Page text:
Ma-Xi –> MaXi

« previous post | next post »

What is the message conveyed by this strange photograph and the unusual writing on it?


This is actually a very clever, satirical commentary on the recently concluded meeting between Ma Ying-jeou, President of the Republic of China (ROC, on Taiwan), and Xi Jinping, President of the People's Republic of China (PRC, on the Mainland), in Singapore.  Many people in Taiwan were upset that Ma met with Xi while thousands of PRC missiles are aimed at them and the PRC constantly interferes with Taiwanese participation in all sorts of activities and forums around the world.  Consequently, there were plenty of protests against the meeting between Ma and Xi, which was sprung on them rather precipitously.

What made the meeting even more galling to the Taiwanese is the fact that it came just before the presidential election in Taiwan, which is scheduled to be held on January 16, 2016.  To understand the acrimony of the Taiwanese people against Ma for his perfidy in shaking Xi's hand in Singapore, a little bit of background is in order:

    1. Ma, the incumbent president, belongs to the KMT (Kuomintang, Nationalist) party and has a Mainland Chinese heritage.
    2. Tsai Ing-wen, the candidate of the Democratic Progressive Party, has a Taiwanese heritage and is widely expected to be elected as the first woman president of Taiwan (she has been leading by a comfortable margin in all polls.
    3. Xi Jinping and the Chinese Communist Party (CCP) are fiercely opposed to the election of a Taiwanese president who is not committed to the unification of Taiwan and China.
    4. Since being elected President in 2008, Ma Ying-jeou has brought Taiwan ever closer to the embrace of the PRC.

The photograph at the beginning of this post is a composite which melds Ma and Xi into a single image, visually underscoring the claims of those who are angry at Ma for selling Taiwan out to Xi.  What they are saying, in essence, is that Ma is Xi and Xi is Ma.  Some of that sentiment is seen in the name of a group calling itself the Fǎn MǎXí zhènxiàn 反騽陣線 ("Anti-MaXi Front").  There have also been lots of Facebook posts using the phrase MǎXí huì 騽會 ("MaXi Meeting") instead of Mǎ-Xí huì 馬習會 ("Ma-Xi Meeting").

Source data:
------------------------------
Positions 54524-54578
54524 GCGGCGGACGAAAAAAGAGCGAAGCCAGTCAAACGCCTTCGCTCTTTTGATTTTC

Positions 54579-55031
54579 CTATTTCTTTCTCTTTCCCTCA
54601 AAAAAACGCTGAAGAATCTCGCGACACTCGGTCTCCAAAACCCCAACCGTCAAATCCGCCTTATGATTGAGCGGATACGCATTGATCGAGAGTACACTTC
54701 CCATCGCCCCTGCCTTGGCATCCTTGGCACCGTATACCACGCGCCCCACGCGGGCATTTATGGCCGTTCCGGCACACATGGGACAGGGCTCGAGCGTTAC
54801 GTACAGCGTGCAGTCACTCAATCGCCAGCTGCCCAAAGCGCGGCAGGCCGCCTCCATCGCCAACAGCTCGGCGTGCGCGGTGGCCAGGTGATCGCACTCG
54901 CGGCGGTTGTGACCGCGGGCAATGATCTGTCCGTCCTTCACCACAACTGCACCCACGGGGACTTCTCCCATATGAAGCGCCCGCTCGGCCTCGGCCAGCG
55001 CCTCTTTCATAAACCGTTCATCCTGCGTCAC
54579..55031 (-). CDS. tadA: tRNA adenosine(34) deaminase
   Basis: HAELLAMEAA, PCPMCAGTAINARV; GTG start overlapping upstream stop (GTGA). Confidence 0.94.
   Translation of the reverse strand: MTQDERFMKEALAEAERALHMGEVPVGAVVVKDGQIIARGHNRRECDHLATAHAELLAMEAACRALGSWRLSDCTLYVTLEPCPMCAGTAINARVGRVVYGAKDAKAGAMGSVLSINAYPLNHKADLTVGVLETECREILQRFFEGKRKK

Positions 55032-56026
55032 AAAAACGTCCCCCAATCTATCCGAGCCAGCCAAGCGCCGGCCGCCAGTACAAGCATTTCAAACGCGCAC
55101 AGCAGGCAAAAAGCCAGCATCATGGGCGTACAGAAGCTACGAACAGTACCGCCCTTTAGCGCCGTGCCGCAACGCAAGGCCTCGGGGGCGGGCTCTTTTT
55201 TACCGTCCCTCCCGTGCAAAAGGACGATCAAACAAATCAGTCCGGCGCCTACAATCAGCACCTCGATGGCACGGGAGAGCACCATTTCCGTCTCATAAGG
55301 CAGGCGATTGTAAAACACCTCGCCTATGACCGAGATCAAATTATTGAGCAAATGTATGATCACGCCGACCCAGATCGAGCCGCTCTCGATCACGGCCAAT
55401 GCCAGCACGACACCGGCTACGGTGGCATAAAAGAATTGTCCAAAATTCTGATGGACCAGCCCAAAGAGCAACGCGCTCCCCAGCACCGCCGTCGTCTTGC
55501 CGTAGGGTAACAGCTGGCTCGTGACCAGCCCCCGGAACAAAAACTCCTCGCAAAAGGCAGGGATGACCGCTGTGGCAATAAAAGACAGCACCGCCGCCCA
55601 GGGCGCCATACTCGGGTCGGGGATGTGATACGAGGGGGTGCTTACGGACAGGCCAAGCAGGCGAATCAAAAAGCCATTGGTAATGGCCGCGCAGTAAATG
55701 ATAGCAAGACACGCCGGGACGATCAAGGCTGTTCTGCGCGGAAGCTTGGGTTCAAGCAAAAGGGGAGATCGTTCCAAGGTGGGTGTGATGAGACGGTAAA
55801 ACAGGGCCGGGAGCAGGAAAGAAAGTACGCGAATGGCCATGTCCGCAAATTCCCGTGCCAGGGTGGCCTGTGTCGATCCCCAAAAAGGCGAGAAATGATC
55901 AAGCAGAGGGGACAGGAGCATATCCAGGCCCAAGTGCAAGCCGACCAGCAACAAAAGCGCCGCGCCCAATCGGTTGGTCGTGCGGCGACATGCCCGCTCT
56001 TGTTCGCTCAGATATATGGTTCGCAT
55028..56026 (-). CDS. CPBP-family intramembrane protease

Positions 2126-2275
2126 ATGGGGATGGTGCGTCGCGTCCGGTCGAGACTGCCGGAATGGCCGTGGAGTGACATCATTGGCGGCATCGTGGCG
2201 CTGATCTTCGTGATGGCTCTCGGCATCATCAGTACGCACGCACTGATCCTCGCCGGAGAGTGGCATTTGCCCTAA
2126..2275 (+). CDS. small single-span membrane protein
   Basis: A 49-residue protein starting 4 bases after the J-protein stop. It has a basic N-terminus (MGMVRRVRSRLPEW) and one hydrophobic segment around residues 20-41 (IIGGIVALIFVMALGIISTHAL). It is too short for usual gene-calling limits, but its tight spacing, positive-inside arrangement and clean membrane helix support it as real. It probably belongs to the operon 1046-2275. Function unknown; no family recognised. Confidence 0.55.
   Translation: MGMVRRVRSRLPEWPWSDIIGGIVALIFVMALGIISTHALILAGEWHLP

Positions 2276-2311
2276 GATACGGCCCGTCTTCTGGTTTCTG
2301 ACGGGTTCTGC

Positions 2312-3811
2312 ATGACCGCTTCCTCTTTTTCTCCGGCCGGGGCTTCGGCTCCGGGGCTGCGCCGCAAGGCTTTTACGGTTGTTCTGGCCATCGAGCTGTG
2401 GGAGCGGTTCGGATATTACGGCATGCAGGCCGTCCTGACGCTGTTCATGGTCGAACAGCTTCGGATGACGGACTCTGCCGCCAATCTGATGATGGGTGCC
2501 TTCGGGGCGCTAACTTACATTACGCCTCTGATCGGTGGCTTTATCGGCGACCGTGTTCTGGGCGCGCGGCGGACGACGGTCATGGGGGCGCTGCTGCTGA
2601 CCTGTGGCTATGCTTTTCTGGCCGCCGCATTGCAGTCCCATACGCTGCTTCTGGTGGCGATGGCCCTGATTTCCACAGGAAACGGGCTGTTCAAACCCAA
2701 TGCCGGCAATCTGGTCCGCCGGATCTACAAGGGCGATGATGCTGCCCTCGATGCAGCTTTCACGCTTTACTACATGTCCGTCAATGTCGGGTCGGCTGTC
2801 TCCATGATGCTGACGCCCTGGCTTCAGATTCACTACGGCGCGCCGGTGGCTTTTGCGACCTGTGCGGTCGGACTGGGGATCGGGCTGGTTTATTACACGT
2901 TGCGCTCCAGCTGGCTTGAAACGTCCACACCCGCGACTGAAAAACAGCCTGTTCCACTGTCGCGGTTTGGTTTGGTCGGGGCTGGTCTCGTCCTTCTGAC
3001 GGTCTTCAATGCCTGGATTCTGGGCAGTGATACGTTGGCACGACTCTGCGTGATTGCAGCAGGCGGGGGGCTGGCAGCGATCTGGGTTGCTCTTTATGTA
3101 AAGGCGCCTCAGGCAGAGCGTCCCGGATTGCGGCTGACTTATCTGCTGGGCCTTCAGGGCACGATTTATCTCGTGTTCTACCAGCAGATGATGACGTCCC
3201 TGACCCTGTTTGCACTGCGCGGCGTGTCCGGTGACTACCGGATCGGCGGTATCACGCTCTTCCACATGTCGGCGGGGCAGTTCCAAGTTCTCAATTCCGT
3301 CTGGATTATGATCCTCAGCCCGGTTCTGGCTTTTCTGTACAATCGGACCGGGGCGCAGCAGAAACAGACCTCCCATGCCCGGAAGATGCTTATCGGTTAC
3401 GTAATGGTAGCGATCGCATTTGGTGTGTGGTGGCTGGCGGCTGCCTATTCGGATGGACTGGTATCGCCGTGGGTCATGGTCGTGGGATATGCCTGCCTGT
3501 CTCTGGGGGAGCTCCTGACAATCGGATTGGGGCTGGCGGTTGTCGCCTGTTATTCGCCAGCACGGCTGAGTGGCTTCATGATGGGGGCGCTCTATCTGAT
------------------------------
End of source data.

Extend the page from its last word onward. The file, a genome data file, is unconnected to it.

The difference may be overly subtle for some, but it has to do with making two individuals into one.  In other words, it was not a meeting between Ma and Xi (i.e., Ma-Xi), but a meeting of MaXi with his alter ego, MaXi.

The satire is mordantly underscored by the choice of an obscure character, xí 騽 ("black horse with a yellowish back; an abundance of long hair on the front of a horse's leg") to simultaneously stand for Ma (Mǎ Yīngjiǔ 馬英九) and Xi (Xí Jìnpíng 習近平):  馬 + 習 = 騽.  That accounts for the first character at the top left of the photograph above.  The other two characters just below are constructed by combining the given names of the two men:  Yīng 英 + Jìn 近 and jiǔ 九 + píng 平.

The only thing I have to add is a pun that I am not aware of as having been made by anyone else, but seems natural to me:  MǎXítuán 馬習團 ("MaXi cabal") || mǎxìtuán 馬戲團 ("circus").

[Thanks to Jason Cox]


  1. liuyao said,

    November 10, 2015 @ 1:16 am

    I thought you'd posted on these composite characters. They are well-designed that it makes me wonder if they came from existing software that would merge any two characters in a recognizable and elegant way.

    A note: on the Mainland it's of course called Xi-Ma hui, so you would make a pun with 洗馬, which is actually an officicial post oj the staff of the heir-designate. (After looking it up, it's probably pronounced Xian Ma instead.)

  2. liuyao said,

    November 10, 2015 @ 2:44 am

    While politics does not belong to this blog, I was taken aback with your remark that MOST taiwanese were upset. I'm mindful that political opinions could get amplified and distorted on the internet, yet I was also aware that Ma's Facebook page was filled with overwelming positive supports. Not sure what to make of this, I just happen to read the New York Times report which contains some poll numbers:

    A United Daily News poll of 832 people in Taiwan on Sunday found that 37.1 percent were satisfied with Mr. Ma’s display in Singapore, while 33.8 percent were unsatisfied.

    which is not really a contradiction with your remark.

  3. Alastair said,

    November 10, 2015 @ 5:01 am

    On a related note, the meeting seems to be called 习马会 on the mainland and 馬習會 in Taiwan (participants reversed).

  4. Chuck said,

    November 10, 2015 @ 8:07 am

    Earlier siting of the MǎXítuán 馬習團 ("MaXi cabal") pun on 08 November 2015:

  5. Victor Mair said,

    November 10, 2015 @ 8:54 am


    I was very careful not to use the word "most", which you emphasize as "MOST". I said "many", which is definitely true.

  6. Victor Mair said,

    November 10, 2015 @ 8:57 am


    That's wonderful that Michael Turton had that pun independently too!

  7. liuyao said,

    November 10, 2015 @ 9:59 am

    My apologies. I meant to share the figures I saw, and the response on Ma's facebook page (which I was surprised to see, given his low ratings and all the media reports) and didn't double check your words when typing from a phone.

  8. Michael Turton said,

    November 12, 2015 @ 10:18 am

    Hey, thanks for the shout-out! Too bad the event was over so quickly and we couldn't get 馬習團 to go viral.

    Had more fun with a very interesting sign in an ad for the Eric Chu campaign
    Ignore my remarks on the ad and go down to the discussion from below the still image.

    Michael T

RSS feed for comments on this post